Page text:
“It’s a sex song,” she said.

Children of the ‘90s sometimes latch onto a particular group or song and hold to it forever. Kenneth Ochoa, a sophomore business major from Las Vegas, is one of those. He said he couldn’t pick out a particular song, but he at least had a favorite band.

“I have to go with the band Sugar Ray,” he said. “I would think ‘Every Morning’ (counts as a love song). That’s probably the only one.”

There can’t be a discussion about love songs without the country genre being thrown into the mix. From Taylor Swift to Carrie Underwood, it’s obvious that country carries with it a lot of romantic angst.

Sterling Elliot, a junior integrated studies major from Katy, Texas, thinks country produces the best kind of love songs. And as far as those songs are concerned, he’s particularly fond of one that reminds him of home.

For Elliot, that song is “She’s Like Texas,” by Josh Abbot.

“It’s such a good song,” he said. “I like country music.”

Paul Morris, a sophomore general education major from South Jordan, is on the same page as Elliot when it comes to the love song style of country music.

He said “Whatever It Is” by Zac Brown Band is the best country love song he can think of.

But, despite there being a wide array of heartstring-tugging tunes, there are also people who simply don’t like, and refuse to listen to, a good love melody. Patrick Kelly, a junior integrated studies major from St. George, said picking a favorite love song would be impossible for him because he simply can’t stand them.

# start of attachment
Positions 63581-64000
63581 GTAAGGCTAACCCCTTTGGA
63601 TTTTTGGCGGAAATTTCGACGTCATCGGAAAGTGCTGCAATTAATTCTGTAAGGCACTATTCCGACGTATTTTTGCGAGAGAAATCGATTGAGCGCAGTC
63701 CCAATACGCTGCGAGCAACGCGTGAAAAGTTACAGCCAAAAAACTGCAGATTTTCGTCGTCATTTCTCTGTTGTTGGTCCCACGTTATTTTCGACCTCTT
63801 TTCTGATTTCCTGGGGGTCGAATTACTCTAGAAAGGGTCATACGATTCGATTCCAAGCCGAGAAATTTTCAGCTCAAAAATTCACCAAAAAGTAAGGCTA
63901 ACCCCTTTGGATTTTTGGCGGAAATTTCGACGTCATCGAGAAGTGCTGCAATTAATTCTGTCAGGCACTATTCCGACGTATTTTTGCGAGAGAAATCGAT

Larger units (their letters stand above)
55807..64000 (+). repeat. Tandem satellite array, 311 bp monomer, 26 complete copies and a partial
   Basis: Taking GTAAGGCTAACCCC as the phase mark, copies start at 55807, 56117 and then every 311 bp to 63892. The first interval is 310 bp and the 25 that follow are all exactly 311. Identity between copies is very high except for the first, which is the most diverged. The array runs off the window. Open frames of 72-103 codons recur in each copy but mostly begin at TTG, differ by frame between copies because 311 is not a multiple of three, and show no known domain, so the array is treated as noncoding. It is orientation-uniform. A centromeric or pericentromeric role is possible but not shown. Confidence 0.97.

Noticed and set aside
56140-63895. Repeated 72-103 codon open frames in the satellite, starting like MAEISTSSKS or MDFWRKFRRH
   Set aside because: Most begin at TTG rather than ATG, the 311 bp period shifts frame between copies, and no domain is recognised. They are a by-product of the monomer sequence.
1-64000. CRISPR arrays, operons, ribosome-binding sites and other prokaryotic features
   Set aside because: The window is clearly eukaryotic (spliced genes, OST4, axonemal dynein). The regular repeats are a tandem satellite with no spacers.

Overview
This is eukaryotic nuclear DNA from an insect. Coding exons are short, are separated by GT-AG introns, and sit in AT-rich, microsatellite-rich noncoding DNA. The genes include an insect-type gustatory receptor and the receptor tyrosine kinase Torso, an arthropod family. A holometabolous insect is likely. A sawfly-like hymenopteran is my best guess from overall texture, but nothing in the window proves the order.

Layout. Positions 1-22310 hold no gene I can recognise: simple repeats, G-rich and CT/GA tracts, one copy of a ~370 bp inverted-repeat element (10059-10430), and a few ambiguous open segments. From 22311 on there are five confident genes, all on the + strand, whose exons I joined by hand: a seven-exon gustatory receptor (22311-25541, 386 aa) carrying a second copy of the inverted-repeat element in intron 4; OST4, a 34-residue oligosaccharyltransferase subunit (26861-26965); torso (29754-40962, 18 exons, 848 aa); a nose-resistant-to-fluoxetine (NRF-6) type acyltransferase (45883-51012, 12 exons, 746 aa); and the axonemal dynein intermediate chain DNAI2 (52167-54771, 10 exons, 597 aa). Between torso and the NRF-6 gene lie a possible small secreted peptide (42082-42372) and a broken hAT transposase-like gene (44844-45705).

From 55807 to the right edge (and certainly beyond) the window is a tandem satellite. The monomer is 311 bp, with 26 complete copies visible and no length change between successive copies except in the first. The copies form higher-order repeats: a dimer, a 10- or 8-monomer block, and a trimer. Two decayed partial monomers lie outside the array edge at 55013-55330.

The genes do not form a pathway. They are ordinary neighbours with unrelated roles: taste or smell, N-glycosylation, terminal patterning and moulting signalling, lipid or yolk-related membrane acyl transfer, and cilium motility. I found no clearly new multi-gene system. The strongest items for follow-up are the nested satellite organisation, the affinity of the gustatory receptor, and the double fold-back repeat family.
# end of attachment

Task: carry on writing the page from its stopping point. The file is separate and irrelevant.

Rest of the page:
“I don’t have one,” he said. “Not at all. We don’t need a song to make ourselves feel better. They make me depressed. They’re ridiculous. I have a girlfriend, but [love songs] make me sad. I get sad and cry.”

Durbin, who had been contemplating additional love songs for some time, thought a little more about “Titanic” while her friend Kelly talked about his disdain for the music.

“The door was big enough for the two of them!” She said. “They could have survived!”

So what’s your favorite love song? Take our poll at Facebook.com/DixieSunNews.

Awaiting warmer weather includes movies, shopping, games

During the time between the holiday season and the warm weather of spring, students are searching for almost anything to do.

Students might think the only thing to look forward to is classes. The weather is colder than usual and it feels like there are less students hanging around outside. St. George seems to close down during the cooler winter months.

Most students are looking forward to the warmer weather that the St. George spring brings.